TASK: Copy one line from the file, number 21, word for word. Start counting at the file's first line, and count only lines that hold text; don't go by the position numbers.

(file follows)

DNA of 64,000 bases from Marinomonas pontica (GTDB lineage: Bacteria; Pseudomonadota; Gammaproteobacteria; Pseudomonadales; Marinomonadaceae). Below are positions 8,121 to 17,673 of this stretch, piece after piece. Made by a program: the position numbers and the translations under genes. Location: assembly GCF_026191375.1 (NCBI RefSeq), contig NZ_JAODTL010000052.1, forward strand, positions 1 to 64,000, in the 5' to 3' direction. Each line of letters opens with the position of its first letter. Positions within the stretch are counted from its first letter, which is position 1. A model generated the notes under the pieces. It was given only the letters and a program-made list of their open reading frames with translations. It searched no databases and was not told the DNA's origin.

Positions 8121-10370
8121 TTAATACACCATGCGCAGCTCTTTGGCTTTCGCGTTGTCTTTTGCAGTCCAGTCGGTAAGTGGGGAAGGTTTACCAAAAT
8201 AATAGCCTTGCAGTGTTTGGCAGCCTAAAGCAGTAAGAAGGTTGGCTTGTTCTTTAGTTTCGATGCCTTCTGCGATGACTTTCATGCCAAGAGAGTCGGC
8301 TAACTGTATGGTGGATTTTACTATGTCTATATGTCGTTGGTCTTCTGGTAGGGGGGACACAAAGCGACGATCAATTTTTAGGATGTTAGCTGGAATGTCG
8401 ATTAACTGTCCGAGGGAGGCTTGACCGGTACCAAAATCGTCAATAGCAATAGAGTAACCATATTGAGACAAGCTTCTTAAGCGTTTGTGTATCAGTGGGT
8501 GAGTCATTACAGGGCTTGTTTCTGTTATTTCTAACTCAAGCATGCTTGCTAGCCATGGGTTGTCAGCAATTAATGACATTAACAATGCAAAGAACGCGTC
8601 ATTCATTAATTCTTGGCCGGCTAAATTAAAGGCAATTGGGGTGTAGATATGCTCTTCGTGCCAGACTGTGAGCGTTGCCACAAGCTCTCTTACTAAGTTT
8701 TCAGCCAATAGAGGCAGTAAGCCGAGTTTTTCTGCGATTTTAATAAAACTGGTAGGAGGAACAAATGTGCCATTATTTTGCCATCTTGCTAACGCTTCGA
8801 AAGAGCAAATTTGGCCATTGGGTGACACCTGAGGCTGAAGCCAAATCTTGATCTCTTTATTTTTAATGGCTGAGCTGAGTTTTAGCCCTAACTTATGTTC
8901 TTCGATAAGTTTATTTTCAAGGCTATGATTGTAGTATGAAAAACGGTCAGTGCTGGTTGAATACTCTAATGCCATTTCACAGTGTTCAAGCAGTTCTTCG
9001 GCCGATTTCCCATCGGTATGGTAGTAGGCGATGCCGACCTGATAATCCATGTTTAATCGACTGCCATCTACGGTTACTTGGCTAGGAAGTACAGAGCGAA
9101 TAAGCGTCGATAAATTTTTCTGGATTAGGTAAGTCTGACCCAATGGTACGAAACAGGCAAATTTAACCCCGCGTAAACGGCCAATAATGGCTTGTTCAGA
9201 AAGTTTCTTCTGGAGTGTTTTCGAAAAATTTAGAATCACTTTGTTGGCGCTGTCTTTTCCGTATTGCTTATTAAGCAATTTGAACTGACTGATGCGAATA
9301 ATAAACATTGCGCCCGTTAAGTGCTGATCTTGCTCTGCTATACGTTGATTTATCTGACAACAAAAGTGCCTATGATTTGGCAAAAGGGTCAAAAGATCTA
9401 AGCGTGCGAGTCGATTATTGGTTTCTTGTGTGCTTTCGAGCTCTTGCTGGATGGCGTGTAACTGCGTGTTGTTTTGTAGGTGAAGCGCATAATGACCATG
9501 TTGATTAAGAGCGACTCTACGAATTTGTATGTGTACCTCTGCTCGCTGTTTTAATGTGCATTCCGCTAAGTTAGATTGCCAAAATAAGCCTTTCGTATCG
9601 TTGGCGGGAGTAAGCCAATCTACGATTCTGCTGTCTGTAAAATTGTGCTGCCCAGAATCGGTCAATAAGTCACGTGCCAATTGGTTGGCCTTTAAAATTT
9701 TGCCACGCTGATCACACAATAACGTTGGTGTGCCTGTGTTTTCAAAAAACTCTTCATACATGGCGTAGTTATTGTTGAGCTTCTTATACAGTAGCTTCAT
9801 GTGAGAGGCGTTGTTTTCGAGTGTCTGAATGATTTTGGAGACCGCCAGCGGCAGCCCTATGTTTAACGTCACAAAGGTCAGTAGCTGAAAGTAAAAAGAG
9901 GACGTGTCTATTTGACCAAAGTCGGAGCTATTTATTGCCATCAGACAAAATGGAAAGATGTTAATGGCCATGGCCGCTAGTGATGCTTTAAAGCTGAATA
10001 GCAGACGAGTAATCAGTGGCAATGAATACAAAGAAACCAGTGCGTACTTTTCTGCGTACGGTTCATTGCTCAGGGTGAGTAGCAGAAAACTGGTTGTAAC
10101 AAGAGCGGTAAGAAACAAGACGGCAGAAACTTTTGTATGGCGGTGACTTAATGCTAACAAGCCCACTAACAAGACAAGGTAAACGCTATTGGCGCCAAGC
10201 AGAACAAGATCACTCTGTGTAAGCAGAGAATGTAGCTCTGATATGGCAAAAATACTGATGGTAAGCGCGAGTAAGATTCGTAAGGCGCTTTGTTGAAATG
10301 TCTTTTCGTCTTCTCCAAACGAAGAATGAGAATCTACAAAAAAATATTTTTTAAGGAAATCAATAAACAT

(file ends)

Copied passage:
9901 GACGTGTCTATTTGACCAAAGTCGGAGCTATTTATTGCCATCAGACAAAATGGAAAGATGTTAATGGCCATGGCCGCTAGTGATGCTTTAAAGCTGAATA